The following was posted by Linda Civitello through a local, Los Angeles food club. I think it is brilliant and would like to post it here if there are any ideas on how to get it going:
Many, many culinary professionals perished yesterday, from Windows on the World on the 107th floor to every short order cook in every little shop in the building. The culinary community has an opportunity now to do as the great, magnanimous Escoffier did. When the Titanic went down in 1912, the press made much of the rich and famous on board -- Astor, Rothschild, etc. -- and even though the restaurants and the excellent quality of the food were big drawing points, no one except Escoffier remembered the kitchen staff. Most of the survivors on the Titanic were first-class passengers; with a couple of exceptions, the kitchen staff never made it to the lifeboats. Escoffier tracked down the names of as many as he could and wrote the most thorough obituaries he could. A few years later, in World War I, Escoffier set up a fund for the families of the cooks who were killed, even though one of his own sons had been killed.
We need first, to memorialize them, and second, to set up a fund for their families, and do it the way Escoffier did it: down to the dishwashers. It would also be a wonderful thing if there could be a permanent scholarship or award in the name of Windows on the World, so people don't forget. It was Escoffier who began the "Diners d'Epicure," where the same menu was served simultaneously throughout restaurants in Europe. Wouldn't it be nice to do a fundraiser this way, in one night, all across the country? Maybe all over the world.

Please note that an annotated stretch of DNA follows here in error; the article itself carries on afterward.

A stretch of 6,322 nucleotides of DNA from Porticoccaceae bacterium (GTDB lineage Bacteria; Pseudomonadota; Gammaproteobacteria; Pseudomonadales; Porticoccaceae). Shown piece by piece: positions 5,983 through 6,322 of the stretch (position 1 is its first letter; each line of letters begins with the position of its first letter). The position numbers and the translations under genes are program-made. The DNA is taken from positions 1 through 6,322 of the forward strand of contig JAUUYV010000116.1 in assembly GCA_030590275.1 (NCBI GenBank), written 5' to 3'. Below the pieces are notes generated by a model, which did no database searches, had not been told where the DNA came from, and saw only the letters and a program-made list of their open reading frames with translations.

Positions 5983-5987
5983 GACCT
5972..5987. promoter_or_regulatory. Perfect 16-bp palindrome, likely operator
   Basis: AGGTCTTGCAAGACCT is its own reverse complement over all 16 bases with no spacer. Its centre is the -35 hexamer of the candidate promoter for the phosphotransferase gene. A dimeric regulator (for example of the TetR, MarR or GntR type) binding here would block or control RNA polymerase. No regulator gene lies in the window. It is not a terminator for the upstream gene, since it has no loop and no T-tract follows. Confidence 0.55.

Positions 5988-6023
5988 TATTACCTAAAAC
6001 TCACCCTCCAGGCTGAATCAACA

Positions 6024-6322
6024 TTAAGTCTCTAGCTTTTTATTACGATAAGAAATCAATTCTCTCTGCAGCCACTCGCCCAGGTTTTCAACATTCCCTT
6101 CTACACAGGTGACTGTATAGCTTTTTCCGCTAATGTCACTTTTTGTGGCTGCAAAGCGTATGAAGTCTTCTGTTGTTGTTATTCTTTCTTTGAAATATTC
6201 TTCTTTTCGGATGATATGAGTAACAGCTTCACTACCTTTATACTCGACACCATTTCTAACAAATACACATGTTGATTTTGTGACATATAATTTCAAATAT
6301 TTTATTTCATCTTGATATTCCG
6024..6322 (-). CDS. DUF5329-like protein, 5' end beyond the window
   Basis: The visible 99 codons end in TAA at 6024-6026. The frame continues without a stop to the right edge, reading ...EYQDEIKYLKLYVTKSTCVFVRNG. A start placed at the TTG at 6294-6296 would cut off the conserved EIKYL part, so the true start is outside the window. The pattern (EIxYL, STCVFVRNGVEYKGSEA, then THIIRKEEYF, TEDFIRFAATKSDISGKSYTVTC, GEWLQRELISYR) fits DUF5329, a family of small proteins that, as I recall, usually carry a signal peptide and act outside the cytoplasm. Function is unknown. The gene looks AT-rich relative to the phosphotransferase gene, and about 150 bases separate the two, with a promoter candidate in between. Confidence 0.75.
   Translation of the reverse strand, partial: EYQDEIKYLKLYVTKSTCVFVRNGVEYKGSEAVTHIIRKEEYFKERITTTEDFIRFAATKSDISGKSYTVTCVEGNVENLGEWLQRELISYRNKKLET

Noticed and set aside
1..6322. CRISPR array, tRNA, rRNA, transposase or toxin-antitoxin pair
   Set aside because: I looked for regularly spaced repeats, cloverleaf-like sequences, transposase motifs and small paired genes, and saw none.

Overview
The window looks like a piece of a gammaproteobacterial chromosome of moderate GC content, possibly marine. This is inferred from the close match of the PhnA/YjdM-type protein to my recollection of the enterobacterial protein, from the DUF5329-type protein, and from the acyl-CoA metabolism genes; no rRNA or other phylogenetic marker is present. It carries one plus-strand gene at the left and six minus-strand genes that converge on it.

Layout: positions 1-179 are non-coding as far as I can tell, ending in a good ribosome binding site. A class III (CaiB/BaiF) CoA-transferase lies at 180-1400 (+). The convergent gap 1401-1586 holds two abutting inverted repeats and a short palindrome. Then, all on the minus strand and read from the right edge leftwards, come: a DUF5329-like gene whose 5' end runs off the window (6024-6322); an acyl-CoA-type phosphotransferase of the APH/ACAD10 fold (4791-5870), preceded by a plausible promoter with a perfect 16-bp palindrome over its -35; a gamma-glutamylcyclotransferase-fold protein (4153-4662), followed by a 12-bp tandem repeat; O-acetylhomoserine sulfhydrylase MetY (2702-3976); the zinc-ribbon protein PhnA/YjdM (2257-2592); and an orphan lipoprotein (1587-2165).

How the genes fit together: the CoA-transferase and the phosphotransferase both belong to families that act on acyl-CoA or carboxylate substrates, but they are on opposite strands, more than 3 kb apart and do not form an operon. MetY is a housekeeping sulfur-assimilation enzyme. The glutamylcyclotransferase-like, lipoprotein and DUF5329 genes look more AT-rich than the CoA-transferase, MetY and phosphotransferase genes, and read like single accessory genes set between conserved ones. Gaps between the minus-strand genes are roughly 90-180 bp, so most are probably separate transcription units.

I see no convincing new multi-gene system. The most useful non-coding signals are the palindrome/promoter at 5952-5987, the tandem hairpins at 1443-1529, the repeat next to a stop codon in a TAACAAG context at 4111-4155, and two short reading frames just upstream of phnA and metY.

There is a special place in my heart for Windows on the World. I am looking at a recipe I have had for more than 20 years, and which I got when a colleague of mine here in Los Angeles ate at the restaurant and came back raving about a dessert he had eaten. I called the restaurant and the pastry chef then, Nick Malgieri, sent me his recipe for Frozen Amaretto Souffle (which has now become an Amaretto Semi-freddo to be safer with the eggs).
I am looking at that souffle-spattered recipe now. It lists the restaurants that were in existence when Windows first opened at the top of the World Trade Center: "The Restaurant," "The Cellar in the Sky," "The City Lights Bar," "Hors D'Oeuvrerie," and "The Statue of Liberty Lounge." Now, of course, under gifted, personable Executive Chef Michael Lomonaco, there is --there were --"Windows on the World," "Wild Blue," the "Greatest Bar on Earth," all award-winning and all gone. The special yesterday at Wild Blue would have been Crisp Sweetbread Salad; at Windows on the World, it would have been Roast Suckling Pig. Gone are the Soft-Hearted Devil's Food Cupcakes and the Lady Libertini, their unique martini. Gone are the private dining and catering rooms that served 2 to 2000: the Ballroom, where I attended the wedding of two college classmates; The Hudson, Manhattan, and Pinnacle Suites, the Cellar in the Sky, and the Liberty Suites -- gone. The Wine School, under Kevin Zraly -- gone.
The view from the 107th floor was indeed spectacular. As you looked down into the harbor, the Statue of Liberty raised her torch up toward you. Zagat says Windows on the World "put diners close to heaven." Let's band together and, like Escoffier, help their survivors here on earth.